He did not know until this moment how much he needed to hear these words.   He knew he didn’t deserve them, but somehow he was receiving them anyway.  And for that moment, he truly was at peace.  His mind was clear.   In sharing his heavy burden of pain and guilt and shame and wrongs, he could see new possibilities.  Like a tiny flame lit from the kindling of dead twigs on a cold night, hope was born in his heart.

“Thank you, Father.  Thank you.”

Quickly, he washed up, and left to pay his tab.  As he headed for the exit he glanced back to the men’s room for a moment, hoping to catch a glimpse of the unlikely priest .  And as he did, he saw an older man emerging.  Even in the dim light of the smoky pub, he could see tears glisten in his eyes.  Henry stopped and stared hard.  Through the tears, through the wrinkles, and through twenty years of absence he recognized him.

The man he had just this night called Father, was the man that he had once called Dad.

And in that moment Henry knew, that this could not have been a chance meeting, and that this was not just about the sins of one man, but two.


The Ballad of the Butcher’s Daughter

There was a stranger who walked alone,
Who came from far away.
Who sought a job to feed his mouth,
And a bed for which to lay.

He reached a town with open gates,
And began to look around.
The people there did stop and stare,
Not a friend there could be found.

He came upon a butcher shop,
And dared to venture in.
He pulled his hat down off his head,
And was welcomed with a grin.

“Good morning,” said the Butcher,
What business have you with me.?”
“I’ve traveled far to find a job,
Do you have a job for me?”

The butcher looked him up and down,
And rubbed his chin in thought.
He said, “You’ll work for room and board,
My pay for you is nought”

The stranger wept in gratitude,
And bowed his humble head.
The butcher kindly handed him,
And little loaf of bread.

The Butcher gave a warning glance,
And said, “I have one rule.
You’re not to touch my daughter fair,
She is my precious jewel.”

The stranger stood up tall and straight
And made a solemn vow.
“I shall not look upon her face,
Or you may butcher me like a sow.”

That night he came for supper,
With the Butcher and his wife,
She brought a honeyed ham
And a fork and carving knife.

The Butcher carved the ham up,
And served it with a wink,
The Stranger caught his meaning,
His cheeks and ears turned pink.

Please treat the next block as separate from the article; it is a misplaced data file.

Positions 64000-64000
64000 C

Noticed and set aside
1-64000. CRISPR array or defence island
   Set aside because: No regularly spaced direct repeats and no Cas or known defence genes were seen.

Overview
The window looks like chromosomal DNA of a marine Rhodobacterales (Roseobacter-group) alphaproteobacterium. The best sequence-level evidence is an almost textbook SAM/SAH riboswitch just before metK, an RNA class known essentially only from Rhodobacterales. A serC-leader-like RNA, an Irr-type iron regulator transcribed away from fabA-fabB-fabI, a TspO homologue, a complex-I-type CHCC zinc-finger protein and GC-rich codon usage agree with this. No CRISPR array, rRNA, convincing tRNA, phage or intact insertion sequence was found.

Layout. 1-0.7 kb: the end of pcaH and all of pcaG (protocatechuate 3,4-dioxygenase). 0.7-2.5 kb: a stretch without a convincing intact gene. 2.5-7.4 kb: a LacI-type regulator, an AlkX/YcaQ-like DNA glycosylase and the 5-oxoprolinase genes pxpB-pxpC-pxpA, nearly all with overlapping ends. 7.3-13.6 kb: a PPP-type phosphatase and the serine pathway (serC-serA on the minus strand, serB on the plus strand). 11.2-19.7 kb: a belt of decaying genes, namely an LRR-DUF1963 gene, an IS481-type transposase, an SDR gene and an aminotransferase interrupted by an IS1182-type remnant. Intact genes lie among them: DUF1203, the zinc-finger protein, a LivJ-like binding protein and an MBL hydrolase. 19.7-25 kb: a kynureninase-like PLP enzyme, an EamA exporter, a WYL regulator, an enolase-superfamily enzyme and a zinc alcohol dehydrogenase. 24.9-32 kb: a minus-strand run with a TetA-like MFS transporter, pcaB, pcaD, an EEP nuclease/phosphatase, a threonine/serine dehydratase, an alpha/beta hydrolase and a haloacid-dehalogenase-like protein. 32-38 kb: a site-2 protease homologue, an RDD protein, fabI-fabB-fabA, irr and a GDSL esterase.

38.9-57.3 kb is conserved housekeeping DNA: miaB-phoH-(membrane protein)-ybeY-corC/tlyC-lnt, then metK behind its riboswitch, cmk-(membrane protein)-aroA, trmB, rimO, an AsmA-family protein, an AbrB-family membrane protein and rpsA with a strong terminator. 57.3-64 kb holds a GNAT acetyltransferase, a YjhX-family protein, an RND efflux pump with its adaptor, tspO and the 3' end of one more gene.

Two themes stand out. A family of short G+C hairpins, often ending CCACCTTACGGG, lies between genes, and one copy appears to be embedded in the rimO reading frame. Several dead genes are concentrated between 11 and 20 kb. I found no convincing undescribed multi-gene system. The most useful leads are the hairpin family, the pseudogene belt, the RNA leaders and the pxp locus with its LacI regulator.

That night in the Butcher’s barn,
He lay in softest hay,
And wondered of the maiden,
How long he couldn’t say.

Then late at night as he slept,
Another wandered in,
He woke to find the maiden,
Her mouth an open grin.

They kissed and stroked each other,
His love for her he spoke,
Until the cock crowed three times,
The two of them awoke.

And then the Butcher opened
The barn door with a bang!
And saw the frightened lovers,
Their heads they now did hang.

“My daughter!” cried the Butcher,
As he stood over them and fumed.
“I love her!” cried the Stranger,
But he knew that he was doomed.

The town did never see him,
Nor never again did meet.
But the Butcher’s ham and pork chops,
Had never been so sweet.


Brian sat with the other forty-five hostages, trying desperately to make sense of what he was hearing; hoping to find a pattern in the steady stream of gibberish pouring from the captor’s ever smiling mouth. Brian scanned the room for some sign of recognition in the eyes of the other captives who lined the four white walls, and realized that most had simply given up.  They sat resigned and hopeless…hostage.

For a moment, Brian suspended his effort to interpret what his captor was saying, and focused on his face.   His smile was devoid of feeling and without humanity.  It spread grimly across his coffee stained teeth.   And although he smiled, his eyes were dead… lifeless.

Recognition’s dawning was so gradual that it was hardly perceptible.  At first it was a word, repeated throughout the endless discourse.  A word in which the captor appeared to be…appeared to be what?  Proud of?  Was the captor proud of his word?  He polished it with his voice as a prized ruby or emerald.  Eventually, it seemed as if whole phrases might be making sense, but just when he thought he might grasp their meaning and relevance, they would dissolve into obscurity.  No, it was only single words that truly registered in Brian’s mind.  They were persuasive words, without meaning yes, but persuasive; and steadily repeated throughout the captor’s seemingly mindless rambling.